We Hate it When Our Friends Become Successful

‘White Noise,’ the debut single by Viewer, has just been played on Radio 1 by Huw Stephens, who’s making very enthusiastic noises. The video is racking up the hits on YouTube by the second. Nothing so unusual about that in itself. New bands get airplay all the time, get masses of hits on YouTube. Some get tipped as the next big thing, others just get a song played and that’s it. The difference is, I don’t normally know the artists.

On the face of it, he’s an unlikely up-and-coming pop star. Yet at 33, Andy Johnson, the voice of Viewer and a man with a face that looks like it’s seen some living, is standing on the verge of something big. And it’s all a little strange. As he tells it, though, it’s life as usual for him (even if he doesn’t bust moves outside his local Indian takeaway as a rule – as he does in the video), and what’s strange is the way those around him are getting hyped – rather like his record.

So when we meet up for a drink, as we do every few weeks, and as we have been doing off and on for years, of course we talk about the latest events in his life, but mostly we ramble on about books and music and current affairs and the state of society and popular culture – same as ever. It’s definitely a good sign, and it’s clear that these early hints of success aren’t going to his head. But then, why would they? He’s hardly having to do heavy press or being called up by MTV or the NME, and he’s not exactly getting rich off it. At least not yet. It’s not all about the money, of course – although as he’ll be the first to admit, some money would be nice, and he’s chuffed that the early airplay will at least pay something in royalties.

Perhaps it’s his age, or perhaps it’s that he’s generally pretty well grounded and cynical. Andy’s been making music for years. Up to now, his projects have broadly reflected his listening tastes: guitar-based pop with a quirky edge, given to lyrical wordplay and clever rhymes (the press release for the single refers to ‘his witty kitchen-sink commentary) has, to now, been his forte, drawing influence from bands like Sparks, Pulp, The Divine Comedy. However, this latest venture couldn’t be more different. In many ways, the same is true of his collaborator, the quiet and rather enigmatic Tim Wright, who’s been in the industry producing electronic music since the 90s under various guises such as Tube Jerk (by which he’s produced not only a substantial back-catalogue, but also earned considerable respect in the techno world), Germ, and Pin. This is, however, perhaps his most overtly commercial project. After all, the guy does list Bauhaus, Swans and Throbbing Gristle amongst his influences, alongside Led Zeppelin, Butthole Surfers, The Fall and Killing Joke. Not yer average technohead’s fodder.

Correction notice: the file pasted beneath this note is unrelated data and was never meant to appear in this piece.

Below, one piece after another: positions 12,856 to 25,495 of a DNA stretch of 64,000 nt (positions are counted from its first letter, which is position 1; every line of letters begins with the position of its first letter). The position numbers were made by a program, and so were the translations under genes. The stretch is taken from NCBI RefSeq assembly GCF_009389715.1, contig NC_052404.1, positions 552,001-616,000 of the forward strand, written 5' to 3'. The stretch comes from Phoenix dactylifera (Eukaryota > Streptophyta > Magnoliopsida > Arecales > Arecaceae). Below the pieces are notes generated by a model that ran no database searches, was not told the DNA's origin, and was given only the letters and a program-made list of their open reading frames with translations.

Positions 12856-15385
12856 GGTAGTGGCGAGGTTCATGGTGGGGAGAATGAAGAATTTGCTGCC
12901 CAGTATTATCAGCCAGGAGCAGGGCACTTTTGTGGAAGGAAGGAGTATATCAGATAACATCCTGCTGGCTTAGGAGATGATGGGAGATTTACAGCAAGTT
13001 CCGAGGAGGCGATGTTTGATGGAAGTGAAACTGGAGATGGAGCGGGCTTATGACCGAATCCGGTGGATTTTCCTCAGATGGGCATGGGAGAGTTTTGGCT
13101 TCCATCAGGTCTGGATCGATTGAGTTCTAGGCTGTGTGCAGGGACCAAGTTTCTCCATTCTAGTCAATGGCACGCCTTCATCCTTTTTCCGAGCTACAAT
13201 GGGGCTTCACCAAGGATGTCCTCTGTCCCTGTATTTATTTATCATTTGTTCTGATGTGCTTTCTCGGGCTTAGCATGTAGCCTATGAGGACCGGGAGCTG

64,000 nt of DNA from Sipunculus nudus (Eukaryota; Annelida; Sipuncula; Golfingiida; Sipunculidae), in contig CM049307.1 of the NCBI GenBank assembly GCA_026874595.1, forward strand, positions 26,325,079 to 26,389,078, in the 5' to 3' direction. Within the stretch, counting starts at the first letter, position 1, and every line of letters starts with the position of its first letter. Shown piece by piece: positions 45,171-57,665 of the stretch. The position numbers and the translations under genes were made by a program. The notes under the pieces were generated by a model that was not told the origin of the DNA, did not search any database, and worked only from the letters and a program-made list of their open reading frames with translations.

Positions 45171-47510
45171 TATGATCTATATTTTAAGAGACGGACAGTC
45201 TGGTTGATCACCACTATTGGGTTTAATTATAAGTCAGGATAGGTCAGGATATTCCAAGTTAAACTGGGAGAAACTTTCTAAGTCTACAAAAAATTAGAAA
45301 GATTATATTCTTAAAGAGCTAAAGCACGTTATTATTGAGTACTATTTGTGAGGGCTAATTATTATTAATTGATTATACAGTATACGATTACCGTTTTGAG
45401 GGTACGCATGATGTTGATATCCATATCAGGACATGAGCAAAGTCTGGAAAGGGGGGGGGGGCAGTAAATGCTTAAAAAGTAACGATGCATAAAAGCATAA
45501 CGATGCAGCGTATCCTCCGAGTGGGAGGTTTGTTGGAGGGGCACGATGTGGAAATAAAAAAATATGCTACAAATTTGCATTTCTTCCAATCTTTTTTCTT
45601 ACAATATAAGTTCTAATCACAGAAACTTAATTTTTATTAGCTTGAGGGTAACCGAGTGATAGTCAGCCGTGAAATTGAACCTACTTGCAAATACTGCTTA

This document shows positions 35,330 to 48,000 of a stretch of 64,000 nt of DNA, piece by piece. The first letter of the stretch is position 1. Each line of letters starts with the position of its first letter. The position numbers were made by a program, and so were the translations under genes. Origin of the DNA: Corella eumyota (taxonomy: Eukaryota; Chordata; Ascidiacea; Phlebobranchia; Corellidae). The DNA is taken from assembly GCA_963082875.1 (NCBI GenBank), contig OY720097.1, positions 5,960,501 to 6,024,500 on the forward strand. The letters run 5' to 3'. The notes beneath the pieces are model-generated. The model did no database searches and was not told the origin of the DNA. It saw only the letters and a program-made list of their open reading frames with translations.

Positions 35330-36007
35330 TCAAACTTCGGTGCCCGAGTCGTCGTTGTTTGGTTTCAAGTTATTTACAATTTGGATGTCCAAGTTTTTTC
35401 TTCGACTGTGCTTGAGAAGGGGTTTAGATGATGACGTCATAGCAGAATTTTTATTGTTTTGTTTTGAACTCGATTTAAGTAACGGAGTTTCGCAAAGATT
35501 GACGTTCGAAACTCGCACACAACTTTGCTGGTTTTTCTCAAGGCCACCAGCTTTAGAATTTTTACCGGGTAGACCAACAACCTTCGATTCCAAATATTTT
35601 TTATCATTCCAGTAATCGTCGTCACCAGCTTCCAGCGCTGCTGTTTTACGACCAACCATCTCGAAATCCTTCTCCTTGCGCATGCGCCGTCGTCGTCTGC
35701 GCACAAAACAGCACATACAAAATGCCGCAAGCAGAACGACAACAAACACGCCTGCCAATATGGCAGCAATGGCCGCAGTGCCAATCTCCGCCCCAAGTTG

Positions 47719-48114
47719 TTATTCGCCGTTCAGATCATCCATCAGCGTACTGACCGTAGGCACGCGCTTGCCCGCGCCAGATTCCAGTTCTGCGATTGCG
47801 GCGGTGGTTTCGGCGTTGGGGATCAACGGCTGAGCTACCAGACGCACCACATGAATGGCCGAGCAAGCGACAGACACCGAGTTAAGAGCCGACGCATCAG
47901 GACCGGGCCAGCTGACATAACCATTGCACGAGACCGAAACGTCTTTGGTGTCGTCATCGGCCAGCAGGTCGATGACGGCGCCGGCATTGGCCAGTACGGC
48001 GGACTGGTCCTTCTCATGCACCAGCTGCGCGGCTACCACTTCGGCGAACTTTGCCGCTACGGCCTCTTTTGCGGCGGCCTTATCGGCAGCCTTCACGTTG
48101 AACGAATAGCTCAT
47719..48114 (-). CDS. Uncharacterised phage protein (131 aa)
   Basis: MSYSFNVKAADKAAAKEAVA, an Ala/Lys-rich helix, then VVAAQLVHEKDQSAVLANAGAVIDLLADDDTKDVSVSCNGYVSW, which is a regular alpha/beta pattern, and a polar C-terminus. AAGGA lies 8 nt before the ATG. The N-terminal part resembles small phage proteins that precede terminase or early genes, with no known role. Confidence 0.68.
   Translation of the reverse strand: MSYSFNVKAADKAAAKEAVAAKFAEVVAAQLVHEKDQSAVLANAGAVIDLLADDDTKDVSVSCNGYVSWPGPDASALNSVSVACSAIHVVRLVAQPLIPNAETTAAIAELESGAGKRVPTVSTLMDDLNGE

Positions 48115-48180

I’ve actually known Andy for a good number of years, and so in some respects it’s strange for me to witness this change in fortune. But no, I don’t begrudge him this taste of success, not least of all because I have immense respect for him as an artist, and as a person. It wouldn’t be entirely accurate to say he’s worked hard for this, because his involvement in Viewer was quite a chance event in many ways, and he’s one of the least fame-hungry people you could ever meet. However, he has most definitely lived it, and he’s endured a succession of mind-numbing admin jobs and years of skintness while honing his craft as a lyricist. While some may consider his refusal to pursue a career, I personally applaud his policy of no sell-out. That’s what’s meant by keeping it real.

The single is a rant against nanny state politics, and in many ways isn’t all that different from a night in the pub with Andy, as he swipes against the smoking ban (it’s not just the ban he has issues with, but its application and the strange details – not to mention the contradiction of a government reliant on the taxes on tobacco for funds, and not just to the NHS) and the relentless erosion of personal freedoms in the interest of ‘protection.’

Another future classic that’s been tearing up the dancefloors is ‘Sunrise,’ which opens with the lyric ‘Hell is a nightclub.’ It’s not only an even better cut than ‘White Noise,’ but also perfectly encapsulates the contradictions that make Viewer such an interesting proposition. Yes, a dance track that features lyrics that berate the inherent shitness of club culture, going down a storm with the very people it’s pointing the finger at. That’s what I call subversion. Yet another track, ‘Dumb it Down,’ is a fairly savage attack on popular culture and lowest-common-denominator media.

Writing the lyrics, in particular to ‘Dumb it Down,’ is a challenge he relishes. Sue, he can spout, but keeping things succinct and fitting them to a dance beat is a whole other discipline, even from indie-pop lyric writing. He tells me how he had a whole set of lyrics penned for ‘Dumb it Down,’ then realised that for the song to work, he had to really strip it back: to dumb it down. Having had a preview of the track, I have to say he’s done a brilliant – and in places hilarious – job.

The world needs articulate lyricists right now more than ever. What’s more, in a time when music is becoming evermore specialist, and the polarity between mainstream chart music and everything else increasingly marked, bands with such immense crossover potential and broad appeal – while retaining credibility – are rare indeed. Viewer: ones to watch.

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